|Nanzen zanmyou 南泉斬猫|
|KEY WORD : art history / paintings|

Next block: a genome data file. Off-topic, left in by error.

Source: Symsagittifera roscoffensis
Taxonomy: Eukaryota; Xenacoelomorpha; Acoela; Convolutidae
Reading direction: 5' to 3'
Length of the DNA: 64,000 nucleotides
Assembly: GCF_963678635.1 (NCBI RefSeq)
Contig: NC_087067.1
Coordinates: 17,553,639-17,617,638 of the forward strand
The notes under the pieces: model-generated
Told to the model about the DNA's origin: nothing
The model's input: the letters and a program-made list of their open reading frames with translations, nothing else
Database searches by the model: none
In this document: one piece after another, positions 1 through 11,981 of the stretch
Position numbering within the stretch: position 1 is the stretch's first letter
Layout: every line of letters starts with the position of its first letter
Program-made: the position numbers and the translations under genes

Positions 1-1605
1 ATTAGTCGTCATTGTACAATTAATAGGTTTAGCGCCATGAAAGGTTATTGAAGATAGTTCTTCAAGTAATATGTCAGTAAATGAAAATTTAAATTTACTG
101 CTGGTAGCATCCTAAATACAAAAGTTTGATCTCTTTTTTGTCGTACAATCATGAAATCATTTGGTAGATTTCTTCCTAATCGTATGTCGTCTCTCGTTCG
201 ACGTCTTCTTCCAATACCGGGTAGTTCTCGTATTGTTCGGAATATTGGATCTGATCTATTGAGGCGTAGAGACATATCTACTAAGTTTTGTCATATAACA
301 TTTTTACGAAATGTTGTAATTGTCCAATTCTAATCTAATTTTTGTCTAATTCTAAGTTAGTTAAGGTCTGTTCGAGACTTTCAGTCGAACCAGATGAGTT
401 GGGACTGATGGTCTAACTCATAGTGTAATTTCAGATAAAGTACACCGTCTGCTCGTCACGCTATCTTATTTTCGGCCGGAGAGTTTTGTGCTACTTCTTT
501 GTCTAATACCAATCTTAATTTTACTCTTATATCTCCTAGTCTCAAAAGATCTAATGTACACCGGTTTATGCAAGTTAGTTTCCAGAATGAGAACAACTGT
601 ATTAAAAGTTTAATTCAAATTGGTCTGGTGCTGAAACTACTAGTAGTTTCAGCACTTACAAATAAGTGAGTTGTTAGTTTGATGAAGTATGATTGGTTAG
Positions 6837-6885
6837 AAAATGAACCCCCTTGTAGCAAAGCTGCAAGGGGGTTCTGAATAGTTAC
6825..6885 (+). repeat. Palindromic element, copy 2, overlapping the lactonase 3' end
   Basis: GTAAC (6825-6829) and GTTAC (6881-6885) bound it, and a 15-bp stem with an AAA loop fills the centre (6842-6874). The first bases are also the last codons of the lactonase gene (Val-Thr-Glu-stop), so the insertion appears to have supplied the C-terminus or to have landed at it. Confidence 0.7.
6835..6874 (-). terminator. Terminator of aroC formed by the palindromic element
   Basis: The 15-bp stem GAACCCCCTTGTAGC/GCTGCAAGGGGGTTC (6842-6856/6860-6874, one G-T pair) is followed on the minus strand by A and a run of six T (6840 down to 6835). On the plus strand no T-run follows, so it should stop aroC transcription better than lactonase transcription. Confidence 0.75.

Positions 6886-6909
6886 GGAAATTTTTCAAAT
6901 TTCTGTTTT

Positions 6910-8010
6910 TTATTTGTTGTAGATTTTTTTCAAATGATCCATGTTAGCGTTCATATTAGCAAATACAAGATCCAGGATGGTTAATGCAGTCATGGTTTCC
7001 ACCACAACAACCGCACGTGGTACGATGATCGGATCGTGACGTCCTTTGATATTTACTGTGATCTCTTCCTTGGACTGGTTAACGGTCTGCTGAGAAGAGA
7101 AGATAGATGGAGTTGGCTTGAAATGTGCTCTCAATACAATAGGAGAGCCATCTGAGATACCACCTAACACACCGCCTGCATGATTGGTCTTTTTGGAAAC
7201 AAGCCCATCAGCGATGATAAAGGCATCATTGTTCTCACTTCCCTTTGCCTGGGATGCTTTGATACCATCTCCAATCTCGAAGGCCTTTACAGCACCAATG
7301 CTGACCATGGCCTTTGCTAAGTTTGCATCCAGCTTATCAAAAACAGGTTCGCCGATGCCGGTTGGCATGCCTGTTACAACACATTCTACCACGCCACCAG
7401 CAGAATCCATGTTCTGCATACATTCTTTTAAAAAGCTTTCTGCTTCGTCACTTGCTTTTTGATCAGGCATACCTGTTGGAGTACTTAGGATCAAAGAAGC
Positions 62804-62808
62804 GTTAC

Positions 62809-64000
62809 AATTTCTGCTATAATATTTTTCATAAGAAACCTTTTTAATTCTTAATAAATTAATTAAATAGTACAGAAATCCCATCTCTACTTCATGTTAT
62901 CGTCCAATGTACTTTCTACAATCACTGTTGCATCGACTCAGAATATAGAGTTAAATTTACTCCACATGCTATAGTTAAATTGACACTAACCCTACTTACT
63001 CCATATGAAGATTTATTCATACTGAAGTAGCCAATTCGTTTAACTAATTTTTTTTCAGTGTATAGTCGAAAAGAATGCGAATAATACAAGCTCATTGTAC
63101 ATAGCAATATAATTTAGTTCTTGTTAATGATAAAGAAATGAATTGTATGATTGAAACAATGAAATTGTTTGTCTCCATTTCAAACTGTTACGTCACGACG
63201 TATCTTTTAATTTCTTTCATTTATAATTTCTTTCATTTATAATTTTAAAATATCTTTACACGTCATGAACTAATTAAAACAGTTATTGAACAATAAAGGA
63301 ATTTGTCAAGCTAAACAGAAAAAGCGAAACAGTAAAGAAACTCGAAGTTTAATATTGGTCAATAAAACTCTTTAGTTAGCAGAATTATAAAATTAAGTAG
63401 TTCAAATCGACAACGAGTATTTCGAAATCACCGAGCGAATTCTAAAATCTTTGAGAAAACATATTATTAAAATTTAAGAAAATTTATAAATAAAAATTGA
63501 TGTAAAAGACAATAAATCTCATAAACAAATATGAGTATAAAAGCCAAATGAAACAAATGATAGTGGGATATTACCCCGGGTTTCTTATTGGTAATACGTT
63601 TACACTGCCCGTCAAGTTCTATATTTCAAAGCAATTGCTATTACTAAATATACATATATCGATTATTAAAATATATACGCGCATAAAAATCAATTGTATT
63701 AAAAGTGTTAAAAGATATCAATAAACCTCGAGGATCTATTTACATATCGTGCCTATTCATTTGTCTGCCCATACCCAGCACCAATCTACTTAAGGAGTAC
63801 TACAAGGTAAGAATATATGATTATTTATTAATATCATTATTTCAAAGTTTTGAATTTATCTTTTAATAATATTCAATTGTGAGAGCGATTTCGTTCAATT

|Ch:Nanquan zhanmao. A painting subject depicting the Zen 禅 parable of the priest Nanquan puyuan (Jp: Nanzen 南泉, alternatively Nanzen Fugan 南泉普願; 748-834) killing a cat. One day Nanquan observed the monks of the Eastern and Western halls of his temple fighting over possession of a favorite cat. Grabbing the animal, Nanquan brandished a large knife and asked the monks to give an answer that would save the cat, for if they did not he promised to cut it in two. No answer was given and the cat lost its life. That night the priest Zhaozhou (Jp: Joushuu Juushin 趙州從しん; 778-897) returned to the temple and Nanquan told him of the event. Zhaozhou removed his sandals, placed them on his head, and left the room. Nanquan remarked that if Zhaozhou had been present earlier the cat would have been spared. The story appears originally in the Jingde Chuandenglu (Jp: KEITOKU DENTOUROKU 景徳伝燈録; 1004). In the Wumenguan (Jp: MUMONKAN 無門関; 1229), it is transformed into a famous question for meditation kouan 公案. The screen painting *fusuma-e 襖絵 in Tenjuan 天授庵, Kyoto, by Hasegawa Touhaku 長谷川等伯 (1539-1610) provides a good example of the subject. The theme also occurs frequently in the paintings of Sengai 仙崖 (1750-1837).|
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